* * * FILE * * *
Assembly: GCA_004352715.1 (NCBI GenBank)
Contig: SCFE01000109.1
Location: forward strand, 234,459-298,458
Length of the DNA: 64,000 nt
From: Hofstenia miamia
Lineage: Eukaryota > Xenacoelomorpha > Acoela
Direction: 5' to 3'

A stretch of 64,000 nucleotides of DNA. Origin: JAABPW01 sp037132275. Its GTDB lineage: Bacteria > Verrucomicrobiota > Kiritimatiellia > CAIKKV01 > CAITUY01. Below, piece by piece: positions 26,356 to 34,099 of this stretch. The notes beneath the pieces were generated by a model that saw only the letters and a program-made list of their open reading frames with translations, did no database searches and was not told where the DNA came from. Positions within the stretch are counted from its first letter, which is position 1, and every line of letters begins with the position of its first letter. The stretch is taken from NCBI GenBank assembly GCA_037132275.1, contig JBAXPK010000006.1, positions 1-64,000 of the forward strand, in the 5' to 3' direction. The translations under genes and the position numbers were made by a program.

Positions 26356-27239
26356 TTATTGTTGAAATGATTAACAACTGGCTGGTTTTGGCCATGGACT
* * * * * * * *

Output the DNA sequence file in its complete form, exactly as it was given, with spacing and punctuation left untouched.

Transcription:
Assembly: GCA_004352715.1 (NCBI GenBank)
Contig: SCFE01000109.1
Location: forward strand, 234,459-298,458
Length of the DNA: 64,000 nt
From: Hofstenia miamia
Lineage: Eukaryota > Xenacoelomorpha > Acoela
Direction: 5' to 3'

A stretch of 64,000 nucleotides of DNA. Origin: JAABPW01 sp037132275. Its GTDB lineage: Bacteria > Verrucomicrobiota > Kiritimatiellia > CAIKKV01 > CAITUY01. Below, piece by piece: positions 26,356 to 34,099 of this stretch. The notes beneath the pieces were generated by a model that saw only the letters and a program-made list of their open reading frames with translations, did no database searches and was not told where the DNA came from. Positions within the stretch are counted from its first letter, which is position 1, and every line of letters begins with the position of its first letter. The stretch is taken from NCBI GenBank assembly GCA_037132275.1, contig JBAXPK010000006.1, positions 1-64,000 of the forward strand, in the 5' to 3' direction. The translations under genes and the position numbers were made by a program.

Positions 26356-27239
26356 TTATTGTTGAAATGATTAACAACTGGCTGGTTTTGGCCATGGACT